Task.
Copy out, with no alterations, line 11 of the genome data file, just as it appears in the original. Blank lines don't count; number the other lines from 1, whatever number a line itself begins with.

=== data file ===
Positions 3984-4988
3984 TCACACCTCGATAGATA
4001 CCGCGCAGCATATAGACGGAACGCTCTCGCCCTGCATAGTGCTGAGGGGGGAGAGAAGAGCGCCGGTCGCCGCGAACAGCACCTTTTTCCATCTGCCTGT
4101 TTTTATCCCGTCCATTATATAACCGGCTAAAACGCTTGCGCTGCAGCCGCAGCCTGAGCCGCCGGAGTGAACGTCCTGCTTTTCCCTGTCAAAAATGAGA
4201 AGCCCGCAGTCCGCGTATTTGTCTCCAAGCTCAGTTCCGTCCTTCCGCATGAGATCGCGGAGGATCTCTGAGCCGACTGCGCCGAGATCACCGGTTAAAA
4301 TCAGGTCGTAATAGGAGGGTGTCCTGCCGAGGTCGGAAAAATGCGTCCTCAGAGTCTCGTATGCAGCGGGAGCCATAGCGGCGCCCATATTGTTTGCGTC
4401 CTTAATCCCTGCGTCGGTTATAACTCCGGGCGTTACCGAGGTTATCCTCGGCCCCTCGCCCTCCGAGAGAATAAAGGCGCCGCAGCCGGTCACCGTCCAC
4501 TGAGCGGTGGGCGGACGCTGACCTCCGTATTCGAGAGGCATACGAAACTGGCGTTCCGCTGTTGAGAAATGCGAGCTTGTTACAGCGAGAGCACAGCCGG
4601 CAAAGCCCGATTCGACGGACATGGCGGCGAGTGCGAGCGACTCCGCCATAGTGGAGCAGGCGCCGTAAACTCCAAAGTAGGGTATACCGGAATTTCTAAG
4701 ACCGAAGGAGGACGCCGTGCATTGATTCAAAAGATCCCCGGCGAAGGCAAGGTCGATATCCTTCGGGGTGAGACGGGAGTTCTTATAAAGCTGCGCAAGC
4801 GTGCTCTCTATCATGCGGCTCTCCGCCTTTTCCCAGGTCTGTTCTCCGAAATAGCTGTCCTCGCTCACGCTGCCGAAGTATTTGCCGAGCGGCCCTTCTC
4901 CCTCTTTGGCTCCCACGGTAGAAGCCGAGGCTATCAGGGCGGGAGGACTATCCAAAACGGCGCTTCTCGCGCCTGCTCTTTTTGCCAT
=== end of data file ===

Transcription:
4801 GTGCTCTCTATCATGCGGCTCTCCGCCTTTTCCCAGGTCTGTTCTCCGAAATAGCTGTCCTCGCTCACGCTGCCGAAGTATTTGCCGAGCGGCCCTTCTC